On U.S. and Hawaii constitutional grounds guaranteeing "one man/one vote" equity in representation, I encourage all Hawaii Island residents — and all neighbor islanders — to speak out now against the state Reapportionment Commission decision that robs Hawaii County voters of fair and equitable representation by denying the addition of a fourth senatorial seat for the island.
How serious is this? Given population growth over the past decade, if Hawaii Island continues to have only three senators, each will represent 60,000 residents, where most other state senators will have only about 40,000 to represent. This clearly marginalizes Hawaii County residents’ "voice" in all major decisions affecting their lives. How fair is that?
The specific decision in question is whether to include "nonresident military and dependents, nonresident students and incarcerated felons" in the population data used to determine districts.
First, let me make this clear: I am the sister of a dearly loved fallen soldier who gave his life in Vietnam for the freedoms we enjoy, and am therefore, deeply committed to protecting the rights and interests of our dedicated men and women in uniform. However, to suggest that Hawaii is dishonoring the contribution of our military forces by excluding these "nonresidents" in our population base is a very effective distraction from the real truth, which is that these Americans are just that — "nonresidents." They consider their "homes" to be elsewhere in the U.S. where they are emotionally rooted and where they have permanent residences and where, historically, they vote.
Second, as the current District 1 state senator, appointed to the position by the governor, I have nothing to gain or lose with the addition of a fourth Senate seat for Hawaii Island. However, my constituents have a great deal to lose — as do all neighbor islanders — because a fourth Senate seat for Hawaii Island, which also represents an additional vote for the neighbor islands as a group, can make a huge difference for neighbor islanders who are consistently left out by the Honolulu-centric manner by which our state functions.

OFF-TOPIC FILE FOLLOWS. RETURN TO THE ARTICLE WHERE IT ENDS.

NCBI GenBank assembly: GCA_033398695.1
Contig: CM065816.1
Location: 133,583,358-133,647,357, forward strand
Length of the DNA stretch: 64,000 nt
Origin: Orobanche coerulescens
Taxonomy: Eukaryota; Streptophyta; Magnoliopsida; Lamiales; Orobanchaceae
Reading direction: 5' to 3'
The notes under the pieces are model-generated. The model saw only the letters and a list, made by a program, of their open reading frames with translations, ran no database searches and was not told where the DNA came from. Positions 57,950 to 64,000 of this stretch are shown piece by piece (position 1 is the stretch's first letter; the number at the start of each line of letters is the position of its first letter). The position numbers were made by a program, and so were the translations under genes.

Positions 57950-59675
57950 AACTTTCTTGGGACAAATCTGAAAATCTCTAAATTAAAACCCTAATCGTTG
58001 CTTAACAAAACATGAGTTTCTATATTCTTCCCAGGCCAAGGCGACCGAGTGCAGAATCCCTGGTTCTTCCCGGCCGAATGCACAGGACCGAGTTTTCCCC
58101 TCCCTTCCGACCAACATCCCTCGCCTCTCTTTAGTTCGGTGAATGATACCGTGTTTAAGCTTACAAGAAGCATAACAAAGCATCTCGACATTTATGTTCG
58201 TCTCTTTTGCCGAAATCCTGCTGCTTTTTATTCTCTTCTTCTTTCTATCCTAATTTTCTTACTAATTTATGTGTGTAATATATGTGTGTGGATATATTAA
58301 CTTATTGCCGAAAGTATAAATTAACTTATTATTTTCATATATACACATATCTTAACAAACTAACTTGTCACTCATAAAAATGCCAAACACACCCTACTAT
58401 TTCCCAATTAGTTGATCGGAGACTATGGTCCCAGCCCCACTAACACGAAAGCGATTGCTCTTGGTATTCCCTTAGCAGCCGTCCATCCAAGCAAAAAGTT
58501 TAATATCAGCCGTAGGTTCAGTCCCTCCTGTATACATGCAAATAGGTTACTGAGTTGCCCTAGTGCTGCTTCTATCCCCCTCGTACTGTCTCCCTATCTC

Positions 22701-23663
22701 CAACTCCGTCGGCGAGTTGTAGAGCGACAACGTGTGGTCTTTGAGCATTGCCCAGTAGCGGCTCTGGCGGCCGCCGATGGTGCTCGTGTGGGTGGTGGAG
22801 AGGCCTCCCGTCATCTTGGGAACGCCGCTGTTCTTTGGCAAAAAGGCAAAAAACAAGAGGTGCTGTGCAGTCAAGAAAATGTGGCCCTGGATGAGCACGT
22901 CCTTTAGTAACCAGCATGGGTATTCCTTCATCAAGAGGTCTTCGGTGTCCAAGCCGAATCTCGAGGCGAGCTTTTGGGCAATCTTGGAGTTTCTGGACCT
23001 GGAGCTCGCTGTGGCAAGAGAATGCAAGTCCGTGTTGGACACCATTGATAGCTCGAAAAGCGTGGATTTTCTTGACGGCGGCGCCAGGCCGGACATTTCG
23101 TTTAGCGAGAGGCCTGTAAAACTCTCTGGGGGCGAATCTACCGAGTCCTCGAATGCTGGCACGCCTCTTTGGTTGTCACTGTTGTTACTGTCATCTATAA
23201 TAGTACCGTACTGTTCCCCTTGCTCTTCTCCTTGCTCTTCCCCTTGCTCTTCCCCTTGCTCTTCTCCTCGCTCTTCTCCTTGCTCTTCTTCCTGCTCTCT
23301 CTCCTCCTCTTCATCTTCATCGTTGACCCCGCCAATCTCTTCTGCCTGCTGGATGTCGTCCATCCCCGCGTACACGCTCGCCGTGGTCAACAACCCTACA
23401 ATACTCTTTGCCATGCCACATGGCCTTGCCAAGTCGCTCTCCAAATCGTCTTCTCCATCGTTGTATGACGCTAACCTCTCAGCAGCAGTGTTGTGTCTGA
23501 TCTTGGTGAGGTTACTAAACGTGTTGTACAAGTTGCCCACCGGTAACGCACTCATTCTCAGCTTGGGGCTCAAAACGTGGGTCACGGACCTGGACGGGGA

Please understand that the question about including "nonresidents" should be moot: The people of Hawaii weighed in on the issue of fair and equitable representation in the reapportionment process with passage of a Hawaii Constitutional amendment in 1992. That changed the population base to be used for reapportionment from "registered voters" to "permanent residents." How can the 2011 Reapportionment Commission simply ignore the state Constitution?
I thank members of the Hawaii, Maui and Kauai County Reapportionment Advisory Councils — and Tony Takitani (the only member of the statewide commission from a neighbor island and the only one who voted "no" on this issue).
The neighbor island advisory councils also did the right thing by voting early on to recommend that Hawaii continue to exclude nonresident military and dependents, nonresident students and incarcerated felons. But this has been totally ignored by the statewide commission, which, by the way is made up of eight Honolulu residents and only one neighbor islander.
I also thank the Hawaii County Committee of the Hawaii Democratic Party for formally requesting that the commission reconsider its earlier decision on this matter.
The next meeting of the Reapportionment Commission is at 2 p.m. Tuesday. Contact the commission today: toll free/neighbor islands: 877-854-6749; email: firstname.lastname@example.org; or mail: State Capitol, Reapportionment Project Office, 415 S. Beretania St., room 445, Honolulu, 96813. Make some noise. It’s your right, and responsibility, as an American to be fairly represented.